The way in which an employee is treated when departing your company is just as important as how you handled the process when she joined you. Remember those heady days? You wooed and courted and promised her the moon with the ardent fervor of a love-struck teenager until you convinced her to come on board.
But now she’s decided to leave. The romance has soured or a more attractive suitor has arrived and lured her away. When an employee tells you “It’s not you – it’s me” (even though it may, in fact, be you) there are a few situations to avoid as you work through the break-up:
Asking him to leave immediately – This has always struck me as about the stupidest thing ever. Ever! Oh sure, this may make sense for a salesperson who’s not going to be filling the pipeline with new leads if he’s walking out the door in 2 weeks but what’s the point of tossing Carol in Accounting out the door the moment she gives notice? Yet there are companies who apparently assume all resigning employees are going to gather all the corporate intel they can and sell it to the highest bidder. I’ve joined organizations where this was the norm; so much so that resigning employees who had to work out a 2 week notice were actually offended they weren’t asked to depart forthwith.
The Shunning – Bob tenders his resignation and is immediately a pariah. He’s no longer invited to meetings and his name disappears from email groups. He can probably live with all of this but it pains him just a bit when his boss, the division director and, so it seems, the entire leadership team don’t even offer greetings in the hallway. One step removed from Hester Prynne. Poor Bob.
The Security Guard with a Box – This is the workplace equivalent of placing your beloved’s belonging on the driveway and calling a locksmith to change the locks. The neighbors will gawk while furtively pretending to avoid eye contact with all involved and you’ll be the talk of the neighborhood for years. In the office, I implore you, don’t enlist the services of a building security guard who accompanies the departing employee to her cubicle and keeps a stern eye as she packs up the photos of her kids and her collection of shoe figurines.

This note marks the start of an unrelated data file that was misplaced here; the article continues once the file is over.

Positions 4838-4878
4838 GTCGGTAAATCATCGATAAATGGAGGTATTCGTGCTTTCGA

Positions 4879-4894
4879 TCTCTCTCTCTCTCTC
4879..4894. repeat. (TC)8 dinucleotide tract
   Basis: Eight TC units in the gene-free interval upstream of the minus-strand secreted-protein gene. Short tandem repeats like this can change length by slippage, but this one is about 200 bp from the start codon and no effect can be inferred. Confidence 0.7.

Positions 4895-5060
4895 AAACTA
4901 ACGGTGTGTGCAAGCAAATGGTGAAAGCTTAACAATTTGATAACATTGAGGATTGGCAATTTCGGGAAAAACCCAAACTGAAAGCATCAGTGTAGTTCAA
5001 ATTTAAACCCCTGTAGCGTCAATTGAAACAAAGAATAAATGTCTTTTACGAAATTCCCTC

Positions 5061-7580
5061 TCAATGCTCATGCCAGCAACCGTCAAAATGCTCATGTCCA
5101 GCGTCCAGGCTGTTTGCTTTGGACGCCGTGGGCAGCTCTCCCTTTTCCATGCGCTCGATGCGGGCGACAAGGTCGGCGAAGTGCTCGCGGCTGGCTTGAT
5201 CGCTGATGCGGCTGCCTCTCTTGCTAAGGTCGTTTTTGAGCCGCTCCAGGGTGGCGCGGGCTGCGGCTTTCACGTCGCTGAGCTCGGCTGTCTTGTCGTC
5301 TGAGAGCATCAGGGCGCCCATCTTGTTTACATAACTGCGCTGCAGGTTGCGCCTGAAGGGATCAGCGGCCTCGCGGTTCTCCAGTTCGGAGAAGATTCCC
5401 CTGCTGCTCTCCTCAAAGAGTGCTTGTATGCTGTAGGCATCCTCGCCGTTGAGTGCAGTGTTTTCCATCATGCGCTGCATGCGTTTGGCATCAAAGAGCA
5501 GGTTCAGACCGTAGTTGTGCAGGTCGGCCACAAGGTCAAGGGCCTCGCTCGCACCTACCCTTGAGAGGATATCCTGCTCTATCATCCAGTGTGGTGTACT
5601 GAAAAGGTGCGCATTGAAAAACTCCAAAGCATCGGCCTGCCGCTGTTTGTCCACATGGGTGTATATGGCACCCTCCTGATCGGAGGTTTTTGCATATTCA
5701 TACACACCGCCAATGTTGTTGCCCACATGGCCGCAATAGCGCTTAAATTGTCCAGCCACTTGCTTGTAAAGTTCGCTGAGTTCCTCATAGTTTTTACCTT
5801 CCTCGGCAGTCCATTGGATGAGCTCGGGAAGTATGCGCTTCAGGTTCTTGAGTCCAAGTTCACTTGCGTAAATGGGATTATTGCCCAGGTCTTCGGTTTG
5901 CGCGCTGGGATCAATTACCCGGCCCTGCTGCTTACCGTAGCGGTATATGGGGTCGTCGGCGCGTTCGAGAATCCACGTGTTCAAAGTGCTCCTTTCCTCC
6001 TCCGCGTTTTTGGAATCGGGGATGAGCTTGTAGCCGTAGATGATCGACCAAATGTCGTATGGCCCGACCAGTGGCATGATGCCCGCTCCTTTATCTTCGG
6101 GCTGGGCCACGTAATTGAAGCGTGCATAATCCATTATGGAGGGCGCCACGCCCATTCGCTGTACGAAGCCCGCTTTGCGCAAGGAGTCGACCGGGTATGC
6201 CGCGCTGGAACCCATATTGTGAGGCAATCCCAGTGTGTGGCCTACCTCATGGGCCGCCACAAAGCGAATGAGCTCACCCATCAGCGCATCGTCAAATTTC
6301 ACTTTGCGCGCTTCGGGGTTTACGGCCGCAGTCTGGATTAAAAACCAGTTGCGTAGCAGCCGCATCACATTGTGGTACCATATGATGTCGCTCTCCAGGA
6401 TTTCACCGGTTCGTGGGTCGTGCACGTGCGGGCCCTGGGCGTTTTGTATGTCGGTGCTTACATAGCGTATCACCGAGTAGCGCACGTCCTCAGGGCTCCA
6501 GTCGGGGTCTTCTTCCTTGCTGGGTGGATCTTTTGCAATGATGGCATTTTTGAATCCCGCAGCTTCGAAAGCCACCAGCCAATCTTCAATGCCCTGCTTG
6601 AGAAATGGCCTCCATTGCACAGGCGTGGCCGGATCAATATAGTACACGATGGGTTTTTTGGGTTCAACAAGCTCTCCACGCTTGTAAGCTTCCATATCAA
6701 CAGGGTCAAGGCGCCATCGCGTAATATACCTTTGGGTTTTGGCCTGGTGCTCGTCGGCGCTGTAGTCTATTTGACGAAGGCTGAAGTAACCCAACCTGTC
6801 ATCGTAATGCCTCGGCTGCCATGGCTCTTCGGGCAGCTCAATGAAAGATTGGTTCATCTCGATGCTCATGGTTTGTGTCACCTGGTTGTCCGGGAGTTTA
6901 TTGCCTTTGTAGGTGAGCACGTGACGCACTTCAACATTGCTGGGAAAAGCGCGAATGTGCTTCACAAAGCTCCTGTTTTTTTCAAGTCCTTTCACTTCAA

The Farewell Party – This is nice, right? Sally gets treated to cake and punch and her manager gives her a gift card to Outback Steakhouse after he makes a speech about all her contributions and how she was an integral part of the team’s success. Her co-workers sign a card (funny and slightly ribald because Sally has a sense of humor) and wish her the best of luck. There are hugs all around with promises to stay in touch and get together for the occasional lunch or happy hour. But Sally feels a bit sad as she wonders “why didn’t they say these things and treat me this way during the 4 years I worked here? If I knew this is how everyone felt I might not have looked for another job…”
When an employee decides to move on and enter a relationship with someone else you may not be ready to say “I’ll always love you” but you can surely tell him “let’s be friends.”
this post originally ran at the HR Schoolhouse